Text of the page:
Concealed weapons in the rest of the Capitol is another matter altogether, one that is complicated by a variety of nuances that are not easily reconciled. For example: if concealed carry makes everyone safer by making firearms possession universally ambiguous, how do offices that advertise a "no guns allowed" policy, which some will do for political reasons, retain their protection from those that don't? The Capitol should be a place where no one is afraid to communicate their ideas or those of their constituents, but in this instance the office that puts a sign in it's window becomes less safe than one that invites (or more likely celebrates) carrying visitors.

There is also the issue of how visiting constituents might be intimidated when soliciting their legislators, who are already very powerful people even without the possibility that they might also be packing heat during a meeting. These tend to be very private meetings behind closed doors, where body language is scrutinized obsessively and frequently misinterpreted and where a dissenting visitor's account of potential intimidation will almost certainly not stand up to a legislator's insistence that any sudden moves he or she made during the discussion were not intended to be seen as reaching for his or her revolver.

It will not surprise me that no one considers the typical constituent engaging in the already intimidating task of appealing to a legislator when thinking about concealed carry rules in the Capitol. Putting more distance between legislator and constituent then there already is should not be seen a move in the right direction. This is a problem that will only be exasperated by the following prediction: by January 1, 2013 -- a little over a year after concealed carry goes into place -- there will be considerably more concealed carry permits among legislators than there will be permits issued to the general population on a per capita basis. The only question will be how large the multiplier will be.

All in all, the fact fact that we have to devote all this time and effort to this discussion is absurd when there are already extensive public safety measures in place at the Capitol that could be easily enhanced for the benefit of everyone. The rules, as they are described above by the MJS, create a situation where where some offices enjoy enjoy more power and safety than others, when through minimal sacrifice on their part, every office could enjoy the exact same degree of safety and power (with respect to carrying firearms).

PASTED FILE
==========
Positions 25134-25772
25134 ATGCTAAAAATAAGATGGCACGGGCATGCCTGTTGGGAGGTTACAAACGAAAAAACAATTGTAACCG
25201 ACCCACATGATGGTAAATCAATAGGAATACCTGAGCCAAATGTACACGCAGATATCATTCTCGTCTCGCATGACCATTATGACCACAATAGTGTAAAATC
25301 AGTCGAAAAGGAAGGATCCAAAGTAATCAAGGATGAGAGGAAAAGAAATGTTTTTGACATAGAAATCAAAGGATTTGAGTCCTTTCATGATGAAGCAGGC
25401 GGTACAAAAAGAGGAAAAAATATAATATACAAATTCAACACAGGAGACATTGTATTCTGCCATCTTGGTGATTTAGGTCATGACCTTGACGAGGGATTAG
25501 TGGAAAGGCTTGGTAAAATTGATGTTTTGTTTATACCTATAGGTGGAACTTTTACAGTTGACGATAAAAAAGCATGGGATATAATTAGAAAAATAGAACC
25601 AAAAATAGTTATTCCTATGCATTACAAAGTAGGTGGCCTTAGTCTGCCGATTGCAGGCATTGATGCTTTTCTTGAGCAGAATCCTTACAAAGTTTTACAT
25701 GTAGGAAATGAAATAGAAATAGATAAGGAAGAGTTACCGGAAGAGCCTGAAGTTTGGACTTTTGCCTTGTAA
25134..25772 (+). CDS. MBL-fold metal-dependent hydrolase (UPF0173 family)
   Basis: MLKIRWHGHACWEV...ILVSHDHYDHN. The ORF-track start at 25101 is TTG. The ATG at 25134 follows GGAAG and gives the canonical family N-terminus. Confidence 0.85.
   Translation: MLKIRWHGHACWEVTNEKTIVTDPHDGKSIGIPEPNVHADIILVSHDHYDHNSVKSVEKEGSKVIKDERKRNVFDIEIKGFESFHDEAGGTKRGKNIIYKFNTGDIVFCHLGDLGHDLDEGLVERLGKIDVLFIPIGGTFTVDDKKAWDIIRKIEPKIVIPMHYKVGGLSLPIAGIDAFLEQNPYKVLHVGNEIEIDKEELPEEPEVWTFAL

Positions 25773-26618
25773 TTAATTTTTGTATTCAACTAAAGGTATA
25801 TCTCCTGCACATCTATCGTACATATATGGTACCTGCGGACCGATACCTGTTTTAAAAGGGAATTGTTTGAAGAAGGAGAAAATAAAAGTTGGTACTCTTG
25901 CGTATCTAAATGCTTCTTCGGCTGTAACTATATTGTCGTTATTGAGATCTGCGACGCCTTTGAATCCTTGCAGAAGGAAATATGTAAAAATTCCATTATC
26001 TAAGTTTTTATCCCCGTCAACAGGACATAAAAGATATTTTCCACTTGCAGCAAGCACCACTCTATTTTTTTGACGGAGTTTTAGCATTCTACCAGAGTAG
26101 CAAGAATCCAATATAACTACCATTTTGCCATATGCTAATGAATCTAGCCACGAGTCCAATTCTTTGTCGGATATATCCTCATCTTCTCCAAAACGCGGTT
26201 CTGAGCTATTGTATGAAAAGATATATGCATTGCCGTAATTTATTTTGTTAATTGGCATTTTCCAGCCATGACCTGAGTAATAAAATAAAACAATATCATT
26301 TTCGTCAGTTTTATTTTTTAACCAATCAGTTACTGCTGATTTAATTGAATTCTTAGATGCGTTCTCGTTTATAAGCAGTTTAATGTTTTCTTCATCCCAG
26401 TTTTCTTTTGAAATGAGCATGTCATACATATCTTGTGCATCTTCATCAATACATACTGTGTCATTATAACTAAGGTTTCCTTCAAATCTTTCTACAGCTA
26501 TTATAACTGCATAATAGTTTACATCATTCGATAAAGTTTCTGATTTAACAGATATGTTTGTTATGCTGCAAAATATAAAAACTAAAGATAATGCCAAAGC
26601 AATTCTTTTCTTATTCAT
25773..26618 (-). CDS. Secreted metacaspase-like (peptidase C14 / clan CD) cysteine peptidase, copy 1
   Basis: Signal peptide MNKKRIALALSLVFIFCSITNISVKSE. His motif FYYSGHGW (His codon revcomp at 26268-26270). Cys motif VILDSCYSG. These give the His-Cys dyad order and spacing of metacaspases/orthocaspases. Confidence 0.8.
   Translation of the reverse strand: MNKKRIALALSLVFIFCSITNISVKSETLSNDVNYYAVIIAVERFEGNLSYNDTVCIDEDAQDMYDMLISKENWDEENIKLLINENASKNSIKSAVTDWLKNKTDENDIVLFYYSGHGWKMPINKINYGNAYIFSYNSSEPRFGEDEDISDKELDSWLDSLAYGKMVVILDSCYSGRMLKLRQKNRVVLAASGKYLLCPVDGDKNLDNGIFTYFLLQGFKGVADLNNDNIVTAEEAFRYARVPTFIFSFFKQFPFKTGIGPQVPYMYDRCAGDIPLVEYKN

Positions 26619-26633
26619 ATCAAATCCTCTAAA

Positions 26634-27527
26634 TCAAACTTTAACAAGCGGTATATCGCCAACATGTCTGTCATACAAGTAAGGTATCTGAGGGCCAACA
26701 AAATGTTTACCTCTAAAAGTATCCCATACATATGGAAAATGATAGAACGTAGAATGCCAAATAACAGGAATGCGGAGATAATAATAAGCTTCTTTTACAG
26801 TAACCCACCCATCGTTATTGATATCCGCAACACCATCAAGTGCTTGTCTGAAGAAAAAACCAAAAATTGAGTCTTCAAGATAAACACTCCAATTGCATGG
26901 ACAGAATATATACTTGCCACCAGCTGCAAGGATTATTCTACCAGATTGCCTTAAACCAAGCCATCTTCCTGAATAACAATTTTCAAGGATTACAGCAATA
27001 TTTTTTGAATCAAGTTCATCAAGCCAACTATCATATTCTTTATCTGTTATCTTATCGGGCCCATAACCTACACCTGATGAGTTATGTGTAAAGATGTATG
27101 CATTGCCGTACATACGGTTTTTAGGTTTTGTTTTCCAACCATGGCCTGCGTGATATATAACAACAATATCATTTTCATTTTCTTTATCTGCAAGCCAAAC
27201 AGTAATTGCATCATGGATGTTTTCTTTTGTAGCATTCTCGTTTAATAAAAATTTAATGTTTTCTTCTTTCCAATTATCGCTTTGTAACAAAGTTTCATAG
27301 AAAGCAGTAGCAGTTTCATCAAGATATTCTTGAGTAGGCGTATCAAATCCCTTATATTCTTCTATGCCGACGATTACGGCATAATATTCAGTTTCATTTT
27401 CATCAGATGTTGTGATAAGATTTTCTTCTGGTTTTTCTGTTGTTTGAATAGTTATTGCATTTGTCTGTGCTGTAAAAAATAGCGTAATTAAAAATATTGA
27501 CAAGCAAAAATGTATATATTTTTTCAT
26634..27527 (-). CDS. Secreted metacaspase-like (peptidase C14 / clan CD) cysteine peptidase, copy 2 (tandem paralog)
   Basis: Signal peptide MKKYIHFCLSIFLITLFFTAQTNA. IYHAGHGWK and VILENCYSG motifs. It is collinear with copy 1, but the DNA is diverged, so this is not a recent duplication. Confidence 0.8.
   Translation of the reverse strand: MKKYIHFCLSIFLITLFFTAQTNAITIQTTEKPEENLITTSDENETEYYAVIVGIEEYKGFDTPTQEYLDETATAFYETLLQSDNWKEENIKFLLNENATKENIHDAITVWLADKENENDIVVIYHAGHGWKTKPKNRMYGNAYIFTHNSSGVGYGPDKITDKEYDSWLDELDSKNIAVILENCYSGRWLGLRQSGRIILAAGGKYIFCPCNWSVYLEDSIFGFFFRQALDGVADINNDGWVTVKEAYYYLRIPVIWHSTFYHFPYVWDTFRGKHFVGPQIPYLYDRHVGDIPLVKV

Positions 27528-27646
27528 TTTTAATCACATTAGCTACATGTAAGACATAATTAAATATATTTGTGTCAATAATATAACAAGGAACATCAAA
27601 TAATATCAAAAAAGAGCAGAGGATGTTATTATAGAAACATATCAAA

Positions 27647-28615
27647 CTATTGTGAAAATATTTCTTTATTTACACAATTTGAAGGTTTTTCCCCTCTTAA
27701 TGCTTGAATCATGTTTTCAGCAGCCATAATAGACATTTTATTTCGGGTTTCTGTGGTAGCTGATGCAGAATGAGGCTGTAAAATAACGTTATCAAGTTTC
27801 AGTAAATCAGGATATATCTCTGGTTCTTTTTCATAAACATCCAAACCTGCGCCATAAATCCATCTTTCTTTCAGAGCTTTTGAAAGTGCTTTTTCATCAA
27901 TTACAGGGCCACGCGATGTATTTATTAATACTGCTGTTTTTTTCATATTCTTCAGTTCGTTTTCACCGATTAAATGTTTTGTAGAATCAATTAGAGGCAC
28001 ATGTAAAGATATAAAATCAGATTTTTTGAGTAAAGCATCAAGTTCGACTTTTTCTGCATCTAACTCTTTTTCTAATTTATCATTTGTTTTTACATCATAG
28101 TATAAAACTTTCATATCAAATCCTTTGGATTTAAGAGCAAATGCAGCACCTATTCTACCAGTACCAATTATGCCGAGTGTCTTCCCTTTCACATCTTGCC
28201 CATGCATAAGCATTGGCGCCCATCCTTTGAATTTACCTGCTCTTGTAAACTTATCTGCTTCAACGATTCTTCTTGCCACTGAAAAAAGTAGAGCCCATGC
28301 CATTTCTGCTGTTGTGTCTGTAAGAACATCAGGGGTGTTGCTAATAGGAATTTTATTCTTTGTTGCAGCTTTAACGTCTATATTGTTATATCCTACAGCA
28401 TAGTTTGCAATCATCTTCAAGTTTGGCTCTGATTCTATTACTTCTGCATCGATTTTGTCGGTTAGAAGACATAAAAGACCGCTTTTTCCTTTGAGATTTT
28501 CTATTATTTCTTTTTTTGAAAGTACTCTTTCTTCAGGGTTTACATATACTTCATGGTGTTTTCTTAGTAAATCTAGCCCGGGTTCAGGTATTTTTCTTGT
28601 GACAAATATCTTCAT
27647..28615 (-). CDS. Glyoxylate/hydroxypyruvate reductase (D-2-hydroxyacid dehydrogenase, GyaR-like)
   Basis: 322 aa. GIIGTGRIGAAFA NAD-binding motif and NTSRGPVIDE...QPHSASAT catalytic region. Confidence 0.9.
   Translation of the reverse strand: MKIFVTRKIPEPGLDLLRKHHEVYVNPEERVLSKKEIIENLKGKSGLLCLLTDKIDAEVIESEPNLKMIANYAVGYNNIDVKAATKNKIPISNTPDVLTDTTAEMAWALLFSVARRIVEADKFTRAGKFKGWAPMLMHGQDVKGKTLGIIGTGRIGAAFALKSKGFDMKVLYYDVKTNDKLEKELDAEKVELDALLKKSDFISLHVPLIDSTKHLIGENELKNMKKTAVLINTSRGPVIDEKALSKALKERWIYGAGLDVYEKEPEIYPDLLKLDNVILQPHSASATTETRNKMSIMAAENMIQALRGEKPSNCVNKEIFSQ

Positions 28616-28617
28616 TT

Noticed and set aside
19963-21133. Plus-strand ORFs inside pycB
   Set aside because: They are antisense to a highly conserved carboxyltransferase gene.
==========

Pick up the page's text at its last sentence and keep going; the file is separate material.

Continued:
This speaks to a larger issue: the fact that conservative policies are increasingly degrading the community by fetishizing the individual. It's not a good idea to allow concealed firearms into the Capitol. Any public safety expert will tell you as much and then give you dozens of better alternatives, but because conservatives say it can happen, well, then by golly, it must ... regardless of practical consequences. This inequality among legislators is just another example of policies that have promoted vast gulfs of inequity between all kinds of people over the last 30 years.

One of the great things about America is that it's historically been a place where individuals not only have the freedom to achieve, but also the tools to do so at their disposal thanks to collective effort among all Americans. That's how national identities are made and large concepts like the American Dream are fostered. If anything, this "every man for himself" philosophy that leaves major matters like personal security up to each individual, regardless of whether that person can fend for himself or not, is what ultimately rips any community apart and this has become the guiding principle of one of the two major political parties in this country.

That's not healthy for any democracy. In the end, we doubt concealed carry in the Capitol will ever become a serious issue. To the best of our knowledge, there has been only one instance of gun violence in a state capitol building (albeit an incident so infamous that it's stunning no one seems to have brought it up during the "debate" over the matter). Statistically speaking, it's far more likely that someone with a concealed carry permit will accidentally discharge their weapon while visiting the Capitol. But if someone should ever be injured by a firearm in the Capitol, it will be difficult for conceal carry advocates to argue that the victim's sacrifice is merely the cost we all must collectively pay for freedom.